Thomas Philip Terry (1864-1945) was born in Georgetown, Kentucky. Terry first visited Mexico in his early twenties and spent 5 years working for The Mexican Financier, a Mexico City weekly, while writing a series of short stories and news reports for U.S. newspapers and completing a popular Spanish-English phrase book. Terry then lived briefly in New York before moving to Japan for a decade.
He had a flair for languages and this inveterate traveler and reporter witnessed first-hand the China-Japanese War, the Boxer outbreak, the Russo-Japanese war, and the Spanish-American war in the Philippines. He returned to Mexico, with his wife and their two young sons, in 1905 as manager (administrator) of the Sonora News Company, a position he held until 1910.
The Sonora News Company was a prominent publishing house, founded in Nogales, Arizona, in about 1884 by W. F. Layer. Layer established the company in order to control the news business along the Sonora railroad which ran from Guaymas to Nogales. In 1888, not long after the company opened a Mexico City office, it won the contract for supplying periodicals and other items on the Mexican National Railway (linking Mexico City to Nuevo Laredo), and for running news agents on its trains. As more and more railroad lines were built, the company continued to expand; by 1891 it had contracts with the Sonora, Central, International, National, Monterrey, and Mexican Gulf railroads.
In addition to its regular news gathering and disseminating activities, the Sonora News Company published two seminal guide books about Mexico. The first was Campbell’s new revised complete guide and descriptive book of Mexico, by Reau Campbell, published in 1899, and the second was Terry’s Mexico handbook for travellers, first published in 1909. This encyclopedic guide, thoroughly good reading, covers lots of ground that was, and still is, hard to find elsewhere.
Terry’s Mexico handbook was so well-received by President Díaz and his cabinet members that they ordered copies to be sent to every Mexican embassy, legation and trade office across the world. The guide quickly became the travel bible for Thomas Cook and Sons and other travel agencies and tourist organizations, and remained the tourist “bible” for decades.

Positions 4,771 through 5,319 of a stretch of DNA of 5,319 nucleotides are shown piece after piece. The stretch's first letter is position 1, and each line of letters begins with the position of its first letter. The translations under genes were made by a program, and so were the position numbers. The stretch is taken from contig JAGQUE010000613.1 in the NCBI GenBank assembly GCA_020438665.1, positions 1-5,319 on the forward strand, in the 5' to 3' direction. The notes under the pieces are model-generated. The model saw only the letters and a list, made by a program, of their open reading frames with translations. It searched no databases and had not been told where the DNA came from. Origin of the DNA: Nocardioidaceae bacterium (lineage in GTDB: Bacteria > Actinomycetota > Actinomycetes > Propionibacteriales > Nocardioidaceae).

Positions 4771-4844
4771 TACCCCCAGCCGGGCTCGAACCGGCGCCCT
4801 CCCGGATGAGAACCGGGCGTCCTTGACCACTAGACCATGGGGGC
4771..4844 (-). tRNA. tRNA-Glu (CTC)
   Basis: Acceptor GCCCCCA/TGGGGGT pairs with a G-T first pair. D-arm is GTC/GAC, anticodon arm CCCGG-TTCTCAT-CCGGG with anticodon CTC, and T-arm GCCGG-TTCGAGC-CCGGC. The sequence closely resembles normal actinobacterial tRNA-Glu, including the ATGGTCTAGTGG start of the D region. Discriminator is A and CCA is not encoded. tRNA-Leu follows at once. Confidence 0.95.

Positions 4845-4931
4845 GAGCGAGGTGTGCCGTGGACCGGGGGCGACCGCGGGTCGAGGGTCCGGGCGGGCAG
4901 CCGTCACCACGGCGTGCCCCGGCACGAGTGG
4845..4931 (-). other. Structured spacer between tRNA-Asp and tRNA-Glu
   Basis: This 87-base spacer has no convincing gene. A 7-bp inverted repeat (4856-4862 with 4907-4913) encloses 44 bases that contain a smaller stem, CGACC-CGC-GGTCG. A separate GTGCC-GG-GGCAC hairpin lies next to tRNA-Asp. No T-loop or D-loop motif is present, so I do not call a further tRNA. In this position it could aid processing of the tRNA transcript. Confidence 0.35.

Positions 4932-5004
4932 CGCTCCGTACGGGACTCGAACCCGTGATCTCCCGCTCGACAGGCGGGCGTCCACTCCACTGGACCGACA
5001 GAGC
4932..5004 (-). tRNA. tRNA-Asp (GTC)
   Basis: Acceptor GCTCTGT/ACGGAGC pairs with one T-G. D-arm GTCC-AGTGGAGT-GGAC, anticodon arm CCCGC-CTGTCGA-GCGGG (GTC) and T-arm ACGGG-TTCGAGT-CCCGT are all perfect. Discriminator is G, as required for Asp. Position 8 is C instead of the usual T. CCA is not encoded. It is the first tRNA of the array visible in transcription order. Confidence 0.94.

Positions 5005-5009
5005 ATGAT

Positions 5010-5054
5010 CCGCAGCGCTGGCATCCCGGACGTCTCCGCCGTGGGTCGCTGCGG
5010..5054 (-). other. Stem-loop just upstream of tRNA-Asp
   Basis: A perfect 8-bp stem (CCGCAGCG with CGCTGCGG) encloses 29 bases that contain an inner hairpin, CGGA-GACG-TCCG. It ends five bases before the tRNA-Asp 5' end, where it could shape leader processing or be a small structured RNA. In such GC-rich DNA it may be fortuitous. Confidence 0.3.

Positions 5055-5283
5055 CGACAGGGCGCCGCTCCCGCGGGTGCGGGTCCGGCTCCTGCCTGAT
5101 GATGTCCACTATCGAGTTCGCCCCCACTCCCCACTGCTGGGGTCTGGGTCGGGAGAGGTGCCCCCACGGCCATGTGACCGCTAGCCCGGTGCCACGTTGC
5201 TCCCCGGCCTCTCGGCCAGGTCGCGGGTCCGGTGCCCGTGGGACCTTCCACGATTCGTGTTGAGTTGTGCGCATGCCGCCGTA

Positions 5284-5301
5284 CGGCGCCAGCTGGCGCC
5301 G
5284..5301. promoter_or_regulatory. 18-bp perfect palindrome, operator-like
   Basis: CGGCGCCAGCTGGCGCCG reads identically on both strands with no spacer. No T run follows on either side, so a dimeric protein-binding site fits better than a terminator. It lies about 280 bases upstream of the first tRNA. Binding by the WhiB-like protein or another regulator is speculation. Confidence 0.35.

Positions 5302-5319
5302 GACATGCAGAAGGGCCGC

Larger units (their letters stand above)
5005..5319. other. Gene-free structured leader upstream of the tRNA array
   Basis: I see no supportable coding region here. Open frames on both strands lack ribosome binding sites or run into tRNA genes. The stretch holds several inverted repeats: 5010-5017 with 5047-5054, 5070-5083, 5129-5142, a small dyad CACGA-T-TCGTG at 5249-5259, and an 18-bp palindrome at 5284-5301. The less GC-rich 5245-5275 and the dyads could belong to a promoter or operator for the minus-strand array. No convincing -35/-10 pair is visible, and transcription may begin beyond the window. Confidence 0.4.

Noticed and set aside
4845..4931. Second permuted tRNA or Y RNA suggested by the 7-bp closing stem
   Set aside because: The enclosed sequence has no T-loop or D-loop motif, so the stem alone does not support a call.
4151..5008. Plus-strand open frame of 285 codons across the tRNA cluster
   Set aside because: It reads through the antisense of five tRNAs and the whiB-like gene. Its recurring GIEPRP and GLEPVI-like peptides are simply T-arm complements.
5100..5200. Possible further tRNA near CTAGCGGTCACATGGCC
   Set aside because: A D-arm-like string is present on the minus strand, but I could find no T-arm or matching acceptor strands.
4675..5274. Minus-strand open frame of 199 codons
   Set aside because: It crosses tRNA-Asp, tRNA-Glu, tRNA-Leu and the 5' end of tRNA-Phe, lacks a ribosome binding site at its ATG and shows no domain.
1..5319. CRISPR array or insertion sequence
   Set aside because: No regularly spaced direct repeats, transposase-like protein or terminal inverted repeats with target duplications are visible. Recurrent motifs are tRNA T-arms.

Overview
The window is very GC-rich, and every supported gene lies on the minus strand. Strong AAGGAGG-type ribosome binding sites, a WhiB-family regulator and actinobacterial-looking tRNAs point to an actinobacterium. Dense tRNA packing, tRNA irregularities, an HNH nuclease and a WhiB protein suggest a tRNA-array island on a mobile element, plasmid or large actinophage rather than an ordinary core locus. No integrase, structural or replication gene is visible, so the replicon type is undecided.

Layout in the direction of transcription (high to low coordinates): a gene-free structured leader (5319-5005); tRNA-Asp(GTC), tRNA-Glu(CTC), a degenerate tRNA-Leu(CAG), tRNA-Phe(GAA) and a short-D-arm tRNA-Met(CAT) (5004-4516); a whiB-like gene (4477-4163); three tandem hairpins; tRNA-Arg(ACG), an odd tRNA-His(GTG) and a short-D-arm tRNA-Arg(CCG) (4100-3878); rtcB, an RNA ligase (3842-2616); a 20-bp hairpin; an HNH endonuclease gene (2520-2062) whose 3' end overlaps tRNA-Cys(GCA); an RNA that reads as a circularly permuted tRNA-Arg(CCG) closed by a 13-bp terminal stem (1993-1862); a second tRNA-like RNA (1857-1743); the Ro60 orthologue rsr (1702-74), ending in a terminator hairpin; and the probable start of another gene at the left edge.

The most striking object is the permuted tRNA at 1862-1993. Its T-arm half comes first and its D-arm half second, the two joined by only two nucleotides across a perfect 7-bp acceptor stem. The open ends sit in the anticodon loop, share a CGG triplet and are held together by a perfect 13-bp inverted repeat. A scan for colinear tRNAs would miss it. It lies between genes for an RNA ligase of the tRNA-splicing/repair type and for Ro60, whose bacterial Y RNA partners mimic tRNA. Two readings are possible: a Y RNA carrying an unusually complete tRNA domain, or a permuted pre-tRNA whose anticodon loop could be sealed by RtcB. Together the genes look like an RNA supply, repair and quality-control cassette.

Its description of Chapala is credited with convincing the English novelist D. H. Lawrence that he simply had to see the town and its eponymous lake for himself. During his residence at Lake Chapala, Lawrence wrote the first draft of The Plumed Serpent, using local settings and characters for inspiration.
Terry’s research was meticulous and his informative guide delves into the details of everything from history to hotels, and from shopping to excursions. It was expanded in numerous subsequent editions as Terry’s Guide to Mexico, with later editions revised by James Norman.
In 1914, Terry produced a second book on Mexico: Mexico: an outline sketch of the country, its people and their history from the earliest times to the present.
Thomas Philip Terry died in Hingham, Massachusetts in 1945.
In a curious twist of fate, Terry also has a much more recent connection to Lake Chapala in that Robert C. Terry (his grandson) retired with his wife, Judith, to Ajijic in 2007.
For more about Terry and his description of Lake Chapala, see chapter 53 of my Lake Chapala Through the Ages, an anthology of travelers’ tales.
- Reau Campbell. 1899. Campbell’s new revised complete guide and descriptive book of Mexico. Mexico City: Sonora News Company, 1899.
- The Jalisco Times, 22 August 1908.
- The Mexican Herald, 31 March 1910, 3.
- The Rock Island Argus (Rock Island, Illinois), 26 Mar 1910, 4.
- Thomas Philip Terry. 1909. Terry’s Mexico Handbook for Travellers. México City: Sonora News Company and Boston: Houghton Mifflin Co.
- James Tipton. 2011. “Peace Corps couple retire to their Mexico paradise.” Article on MexConnect.com
- The Two Republics, 2 Sep 1888, 4; 2 Nov 1888, 4.
Comments, corrections or additional material related to any of the writers and artists featured in our series of mini-bios are welcome. Please use the comments feature at the bottom of individual posts, or email us.
Tony Burton’s books include “Lake Chapala: A Postcard History” (2022), “Foreign Footprints in Ajijic” (2022), “If Walls Could Talk: Chapala’s historic buildings and their former occupants” (2020), (available in translation as “Si Las Paredes Hablaran”), “Mexican Kaleidoscope” (2016), and “Lake Chapala Through the Ages” (2008).